Following in Worth's footsteps were: Patou, Poiret, Vionnet, Fortuny, Lanvin, Chanel, Schiaparelli, Balenciaga, and Dior. Some of these fashion houses still exist today, under the leadership of modern designers.


In the 1960s a group of young designers who had trained under men like Dior and Balenciaga left these established couture houses and opened their own establishments. The most successful of these young men were Yves Saint Laurent, Pierre Cardin, Andre Courreges, and Emmanuel Ungaro.


Lacroix is perhaps the most successful of the fashion houses to have been started in the last decade.
For all these fashion houses, custom clothing is no longer the main source of income; it only adds the aura of fashion to the ready-to-wear, shoes and perfumes, and licensing ventures that make the real money. A house must be careful, however, not to push the profit-making too far. Cardin, for example, licensed with abandon in the 1980s and his name lost most of its fashionable cachet when anyone could buy Cardin luggage at a discount store.


The 1960s also featured a revolt against established fashion standards by mods, rockers, and hippies, as well as an increasing internationalization of the fashion scene. Jet travel had spawned a jet set that partied -- and shopped -- just as happily in New York as in Paris. Rich women no longer felt that a Paris dress was necessarily better than one sewn elsewhere. While Paris is still pre-eminent in the fashion world, it is no longer the sole arbiter of fashion.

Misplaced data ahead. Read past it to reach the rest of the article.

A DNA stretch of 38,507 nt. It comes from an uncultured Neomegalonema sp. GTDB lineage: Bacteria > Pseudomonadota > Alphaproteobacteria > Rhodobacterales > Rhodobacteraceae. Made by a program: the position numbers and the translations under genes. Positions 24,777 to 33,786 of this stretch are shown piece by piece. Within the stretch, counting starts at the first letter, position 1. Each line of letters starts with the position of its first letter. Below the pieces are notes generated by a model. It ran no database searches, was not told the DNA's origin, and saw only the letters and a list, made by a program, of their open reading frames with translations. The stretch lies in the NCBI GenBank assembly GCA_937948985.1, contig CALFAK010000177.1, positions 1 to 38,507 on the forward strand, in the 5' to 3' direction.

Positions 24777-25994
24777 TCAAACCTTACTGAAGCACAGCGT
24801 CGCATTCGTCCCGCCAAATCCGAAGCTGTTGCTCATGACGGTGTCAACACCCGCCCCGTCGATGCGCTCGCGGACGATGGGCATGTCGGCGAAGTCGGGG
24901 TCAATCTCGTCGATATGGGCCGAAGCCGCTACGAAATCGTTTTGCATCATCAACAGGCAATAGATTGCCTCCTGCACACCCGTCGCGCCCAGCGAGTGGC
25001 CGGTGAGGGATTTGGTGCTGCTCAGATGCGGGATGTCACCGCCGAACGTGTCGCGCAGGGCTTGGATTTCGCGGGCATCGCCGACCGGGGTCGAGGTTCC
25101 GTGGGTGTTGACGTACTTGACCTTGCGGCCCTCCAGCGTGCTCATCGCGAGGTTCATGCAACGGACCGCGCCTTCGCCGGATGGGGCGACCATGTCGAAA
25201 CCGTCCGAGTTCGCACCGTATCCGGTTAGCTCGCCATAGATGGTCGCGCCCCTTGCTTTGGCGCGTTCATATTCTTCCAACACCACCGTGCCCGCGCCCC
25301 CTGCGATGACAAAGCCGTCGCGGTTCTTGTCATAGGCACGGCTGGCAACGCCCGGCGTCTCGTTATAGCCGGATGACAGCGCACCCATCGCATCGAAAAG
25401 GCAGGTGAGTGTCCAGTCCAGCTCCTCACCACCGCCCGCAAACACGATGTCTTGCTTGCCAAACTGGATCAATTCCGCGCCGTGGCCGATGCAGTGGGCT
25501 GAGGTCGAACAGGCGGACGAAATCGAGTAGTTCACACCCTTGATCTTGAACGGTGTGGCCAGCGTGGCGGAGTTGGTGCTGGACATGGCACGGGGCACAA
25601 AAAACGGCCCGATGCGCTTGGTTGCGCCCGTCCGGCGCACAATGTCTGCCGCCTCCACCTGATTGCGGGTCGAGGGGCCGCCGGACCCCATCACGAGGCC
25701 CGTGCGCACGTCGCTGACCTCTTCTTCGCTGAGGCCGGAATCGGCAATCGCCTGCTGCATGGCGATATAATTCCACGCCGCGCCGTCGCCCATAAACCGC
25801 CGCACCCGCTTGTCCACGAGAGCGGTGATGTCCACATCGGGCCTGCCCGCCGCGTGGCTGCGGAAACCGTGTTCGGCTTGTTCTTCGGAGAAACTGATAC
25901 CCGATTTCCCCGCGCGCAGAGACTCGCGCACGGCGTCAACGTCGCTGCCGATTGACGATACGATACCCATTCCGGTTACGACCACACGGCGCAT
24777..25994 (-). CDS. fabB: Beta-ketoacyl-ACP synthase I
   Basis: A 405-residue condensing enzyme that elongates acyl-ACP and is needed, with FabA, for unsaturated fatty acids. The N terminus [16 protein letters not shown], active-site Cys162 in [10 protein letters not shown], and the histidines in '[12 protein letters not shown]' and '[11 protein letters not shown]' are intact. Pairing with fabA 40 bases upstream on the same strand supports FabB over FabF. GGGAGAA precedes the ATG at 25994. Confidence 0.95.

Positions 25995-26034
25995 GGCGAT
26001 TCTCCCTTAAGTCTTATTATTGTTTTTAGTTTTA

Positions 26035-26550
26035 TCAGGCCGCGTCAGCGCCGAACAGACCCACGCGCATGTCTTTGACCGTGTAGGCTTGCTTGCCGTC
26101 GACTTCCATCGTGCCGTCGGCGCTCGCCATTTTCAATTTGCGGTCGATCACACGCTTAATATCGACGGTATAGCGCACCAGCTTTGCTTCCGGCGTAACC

Haute Couture
Haute couture is a common term for high fashion as produced in Paris and imitated in other fashion capitals such as New York, London, and Milan. Sometimes it is used only to refer to French fashion; at other times it refers to any unique stylish design made to order for wealthy and high-status clients.
Haute Couture
High fashion; a very new look; expensive clothing created by a designer.